Building on other research that showed electrolytes containing particularly high salt concentrations also exhibited far less dendrite growth into the medium, Doctor Zhang and his co-workers chose to use large amounts of the lithium bis(fluorosulfonyl)imide salt, an organosilicon compound, added to the solvent dimethoxyethanein to produce their experimental electrolyte.

To test its new composition, the team constructed a circular test cell slightly less than 25 mm (0.955 in) in diameter. When this test cell was charged, rather than growing long filament dendrites, the lithium electrode instead developed a thin sheet of lithium nodules across its surface that showed no signs of growing into the electrolyte and short-circuiting the battery.

The team then subjected the test battery to more than 1,000 charge and discharge cycles, and claims that it managed to maintain a rather outstanding 98.4 percent of its initial charge, all of this while supporting a current of around 4 milliamps per square centimeter. Varying the current density also slightly affected the efficiency of the test battery, with 10 milliamps per square centimeter resulting in an efficiency of approximately 97 percent, while just 0.2 milliamps per square centimeter managed to produce an exceptionally high 99.1 percent efficiency.

According to the researchers, this is an outstanding set of figures, particularly as the large majority of Li-ion batteries with lithium electrodes run at a current density of 1 milliamp per square centimeter or less and are prone to failure after less than 300 charge/discharge cycles.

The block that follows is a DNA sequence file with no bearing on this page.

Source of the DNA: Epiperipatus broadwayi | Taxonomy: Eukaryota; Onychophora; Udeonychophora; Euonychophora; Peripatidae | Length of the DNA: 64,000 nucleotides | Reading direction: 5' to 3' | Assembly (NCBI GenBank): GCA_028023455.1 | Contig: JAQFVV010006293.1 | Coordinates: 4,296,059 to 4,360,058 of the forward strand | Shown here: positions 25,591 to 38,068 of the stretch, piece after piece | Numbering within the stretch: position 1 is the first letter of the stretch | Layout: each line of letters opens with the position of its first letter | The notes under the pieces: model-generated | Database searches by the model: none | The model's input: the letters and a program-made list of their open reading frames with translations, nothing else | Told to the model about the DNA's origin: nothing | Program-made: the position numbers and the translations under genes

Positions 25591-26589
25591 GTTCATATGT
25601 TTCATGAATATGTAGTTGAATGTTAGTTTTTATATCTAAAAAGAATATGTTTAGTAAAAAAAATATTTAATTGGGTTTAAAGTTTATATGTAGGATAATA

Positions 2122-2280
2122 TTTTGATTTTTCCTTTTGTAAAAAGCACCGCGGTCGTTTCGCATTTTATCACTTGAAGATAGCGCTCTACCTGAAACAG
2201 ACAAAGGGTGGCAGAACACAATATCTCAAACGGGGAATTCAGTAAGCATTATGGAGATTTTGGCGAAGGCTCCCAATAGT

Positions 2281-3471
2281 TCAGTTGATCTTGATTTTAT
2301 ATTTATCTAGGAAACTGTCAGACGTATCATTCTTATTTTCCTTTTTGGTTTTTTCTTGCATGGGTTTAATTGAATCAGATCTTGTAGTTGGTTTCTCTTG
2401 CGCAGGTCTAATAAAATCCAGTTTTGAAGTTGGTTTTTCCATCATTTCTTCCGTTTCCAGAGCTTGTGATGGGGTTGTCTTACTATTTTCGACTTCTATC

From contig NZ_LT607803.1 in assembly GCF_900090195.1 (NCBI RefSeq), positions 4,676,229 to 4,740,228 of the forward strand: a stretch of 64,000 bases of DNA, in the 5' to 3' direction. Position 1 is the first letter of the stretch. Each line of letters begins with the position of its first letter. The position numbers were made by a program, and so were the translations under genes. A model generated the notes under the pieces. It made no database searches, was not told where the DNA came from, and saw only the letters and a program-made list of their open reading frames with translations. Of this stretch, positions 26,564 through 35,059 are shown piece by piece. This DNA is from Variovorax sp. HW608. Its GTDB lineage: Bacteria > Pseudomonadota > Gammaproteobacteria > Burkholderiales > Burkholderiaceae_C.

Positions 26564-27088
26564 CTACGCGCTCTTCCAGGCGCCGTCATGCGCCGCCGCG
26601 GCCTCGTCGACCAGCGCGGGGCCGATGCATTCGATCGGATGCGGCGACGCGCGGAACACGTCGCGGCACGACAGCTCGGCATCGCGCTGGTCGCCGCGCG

Given the high efficiency of the new electrolyte, the researchers also believe that this raises the possibility of a radical new design in battery technology – an "anode-free" cell. In other words, the electrolyte itself could act as an electrode. The actual construction would need to be refined, but with an electrolyte that runs at up to 99-plus percent efficiency, there may be an opportunity to manufacture a battery that only has a negative current accumulator, without a reactive material coating on the anode.

"Not needing an anode could lower the cost and size of rechargeable batteries and would also significantly improve the safety of these batteries," said Doctor Zhang.

Of course the electrolyte compound and its battery need further testing and refinement before potentially being made available commercially, and Doctor Zhang and his co-workers are gauging ways to achieve this along with numerous other additives that may further improve their electrolyte. This is a necessary step in achieving somewhere around 99.9 percent efficiency, which is a prerequisite to commercial production and release.

Testing and incorporating possible new cathode metals that work well in an amalgam with the new electrolyte are also being considered by the researchers.

The results of this research have recently been published in the journal Nature Communications.

Source: PNNL